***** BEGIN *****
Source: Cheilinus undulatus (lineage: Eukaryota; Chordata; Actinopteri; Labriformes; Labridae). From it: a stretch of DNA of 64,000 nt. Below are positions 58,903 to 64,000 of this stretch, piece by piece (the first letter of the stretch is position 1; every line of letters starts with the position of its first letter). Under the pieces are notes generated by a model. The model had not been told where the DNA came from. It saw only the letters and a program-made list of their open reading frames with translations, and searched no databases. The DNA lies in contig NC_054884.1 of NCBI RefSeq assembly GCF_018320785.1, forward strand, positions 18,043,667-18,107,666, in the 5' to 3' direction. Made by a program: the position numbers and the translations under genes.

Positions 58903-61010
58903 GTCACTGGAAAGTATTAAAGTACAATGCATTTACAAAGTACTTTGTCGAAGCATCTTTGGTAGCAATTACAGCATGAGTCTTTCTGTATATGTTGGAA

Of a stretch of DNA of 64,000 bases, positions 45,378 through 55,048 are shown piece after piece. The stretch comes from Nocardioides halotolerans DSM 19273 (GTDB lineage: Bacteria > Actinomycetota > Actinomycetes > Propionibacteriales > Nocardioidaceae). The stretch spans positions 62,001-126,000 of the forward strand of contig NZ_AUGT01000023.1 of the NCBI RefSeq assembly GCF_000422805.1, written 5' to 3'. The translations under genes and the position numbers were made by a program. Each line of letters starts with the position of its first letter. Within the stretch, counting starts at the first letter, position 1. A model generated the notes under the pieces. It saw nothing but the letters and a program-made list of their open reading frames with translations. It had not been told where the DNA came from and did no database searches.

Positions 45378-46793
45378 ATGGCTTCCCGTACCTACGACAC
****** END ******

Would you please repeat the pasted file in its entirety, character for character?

Source: Cheilinus undulatus (lineage: Eukaryota; Chordata; Actinopteri; Labriformes; Labridae). From it: a stretch of DNA of 64,000 nt. Below are positions 58,903 to 64,000 of this stretch, piece by piece (the first letter of the stretch is position 1; every line of letters starts with the position of its first letter). Under the pieces are notes generated by a model. The model had not been told where the DNA came from. It saw only the letters and a program-made list of their open reading frames with translations, and searched no databases. The DNA lies in contig NC_054884.1 of NCBI RefSeq assembly GCF_018320785.1, forward strand, positions 18,043,667-18,107,666, in the 5' to 3' direction. Made by a program: the position numbers and the translations under genes.

Positions 58903-61010
58903 GTCACTGGAAAGTATTAAAGTACAATGCATTTACAAAGTACTTTGTCGAAGCATCTTTGGTAGCAATTACAGCATGAGTCTTTCTGTATATGTTGGAA

Of a stretch of DNA of 64,000 bases, positions 45,378 through 55,048 are shown piece after piece. The stretch comes from Nocardioides halotolerans DSM 19273 (GTDB lineage: Bacteria > Actinomycetota > Actinomycetes > Propionibacteriales > Nocardioidaceae). The stretch spans positions 62,001-126,000 of the forward strand of contig NZ_AUGT01000023.1 of the NCBI RefSeq assembly GCF_000422805.1, written 5' to 3'. The translations under genes and the position numbers were made by a program. Each line of letters starts with the position of its first letter. Within the stretch, counting starts at the first letter, position 1. A model generated the notes under the pieces. It saw nothing but the letters and a program-made list of their open reading frames with translations. It had not been told where the DNA came from and did no database searches.

Positions 45378-46793
45378 ATGGCTTCCCGTACCTACGACAC